Saturday, February 24, 2018

A New Podcast for a New Season

I have not blogged much about the awesome appointment I received in June of 2017, partly because that new appointment has kept me busy, and partly because I believe you need to experience something before you analyze it. Now that things are settling out a bit in the new appointment--you can learn a bit more here--I hope to use this space to talk about what we are learning about church partnerships in the 21st century, particularly when those partnerships are formed from something other than small-membership churches. While the experiment has certainly had its fits and starts, we are still learning, which is exciting, and we are growing together in a time in which the Church simply can't afford more division; culture is divided enough.

This way of doing church has also allowed us the opportunity to experiment, and I want to share one such experiment with you. In the season of Lent, the clergy of the Greater Decatur Churches--those of us serving North Decatur and Decatur First United Methodist Churches--have put together a podcast that we are encouraging the churches to engage. Each week, a new episode is released which previews the scripture for the coming Sunday and features conversation (and even occasional light disagreement!) that we hope models how the church is called to be in conversation and live together.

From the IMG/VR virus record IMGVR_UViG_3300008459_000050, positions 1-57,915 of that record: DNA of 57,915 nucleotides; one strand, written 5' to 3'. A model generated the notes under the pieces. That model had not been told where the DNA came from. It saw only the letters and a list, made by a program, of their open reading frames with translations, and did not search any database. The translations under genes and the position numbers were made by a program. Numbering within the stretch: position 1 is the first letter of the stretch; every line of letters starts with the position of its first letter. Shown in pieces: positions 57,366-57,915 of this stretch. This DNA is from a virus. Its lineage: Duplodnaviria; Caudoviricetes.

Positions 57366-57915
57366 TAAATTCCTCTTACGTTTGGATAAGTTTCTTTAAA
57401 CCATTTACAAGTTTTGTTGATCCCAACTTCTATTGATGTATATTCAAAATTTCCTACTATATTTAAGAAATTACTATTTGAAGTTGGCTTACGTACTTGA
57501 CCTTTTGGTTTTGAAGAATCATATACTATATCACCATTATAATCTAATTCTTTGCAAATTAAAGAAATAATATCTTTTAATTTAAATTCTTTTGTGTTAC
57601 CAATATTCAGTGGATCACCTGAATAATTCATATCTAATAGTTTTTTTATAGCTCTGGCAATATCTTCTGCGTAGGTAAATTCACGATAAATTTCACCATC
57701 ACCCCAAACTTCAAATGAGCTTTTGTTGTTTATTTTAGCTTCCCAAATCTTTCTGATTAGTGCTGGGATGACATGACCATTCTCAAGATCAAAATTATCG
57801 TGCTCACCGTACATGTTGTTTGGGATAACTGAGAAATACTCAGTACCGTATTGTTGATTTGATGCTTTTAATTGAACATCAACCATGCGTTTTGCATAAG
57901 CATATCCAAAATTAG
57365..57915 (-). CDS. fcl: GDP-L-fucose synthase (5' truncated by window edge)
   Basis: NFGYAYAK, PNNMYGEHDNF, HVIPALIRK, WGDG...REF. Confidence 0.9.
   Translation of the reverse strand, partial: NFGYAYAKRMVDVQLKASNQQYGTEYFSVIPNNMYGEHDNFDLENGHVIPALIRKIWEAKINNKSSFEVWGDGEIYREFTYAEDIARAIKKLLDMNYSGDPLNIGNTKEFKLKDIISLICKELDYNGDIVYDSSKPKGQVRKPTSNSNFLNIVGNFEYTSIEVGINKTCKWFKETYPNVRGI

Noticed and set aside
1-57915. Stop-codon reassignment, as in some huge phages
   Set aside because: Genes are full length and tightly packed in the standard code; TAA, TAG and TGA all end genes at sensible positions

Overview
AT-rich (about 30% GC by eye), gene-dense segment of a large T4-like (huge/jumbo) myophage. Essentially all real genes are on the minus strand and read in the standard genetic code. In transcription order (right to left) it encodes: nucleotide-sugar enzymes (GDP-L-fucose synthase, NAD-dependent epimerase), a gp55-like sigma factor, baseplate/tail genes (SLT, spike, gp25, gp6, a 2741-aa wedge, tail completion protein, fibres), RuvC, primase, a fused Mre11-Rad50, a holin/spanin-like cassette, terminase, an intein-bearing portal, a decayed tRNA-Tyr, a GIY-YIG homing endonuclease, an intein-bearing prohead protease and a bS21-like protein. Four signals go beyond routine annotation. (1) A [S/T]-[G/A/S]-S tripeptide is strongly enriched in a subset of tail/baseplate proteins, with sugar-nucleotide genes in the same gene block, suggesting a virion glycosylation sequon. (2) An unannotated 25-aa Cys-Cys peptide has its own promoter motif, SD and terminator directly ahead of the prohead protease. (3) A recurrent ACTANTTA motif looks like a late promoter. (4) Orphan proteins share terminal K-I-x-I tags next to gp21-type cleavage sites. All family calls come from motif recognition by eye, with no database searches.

You can listen to the podcast at this website, listen via Stitcher here, or subscribe to the iTunes feed at this link. The preview episode is embedded below.

Thursday, October 26, 2017

Take Me To Church

I will confess that ever since its release, I have had a negative reaction to the lyrics of Hozier's hit song, "Take Me to Church." While I appreciate the social commentary related to the church's exclusion of LGBTQ people, I just can't get behind the conflation of religion and sex:
"She tells me 'worship in the bedroom.'
The only heaven I'll be sent to
Is when I'm alone with you."
Maybe I'm old-fashioned. It just strikes me as a little sacrilegious, is all. And it isn't terribly innovative.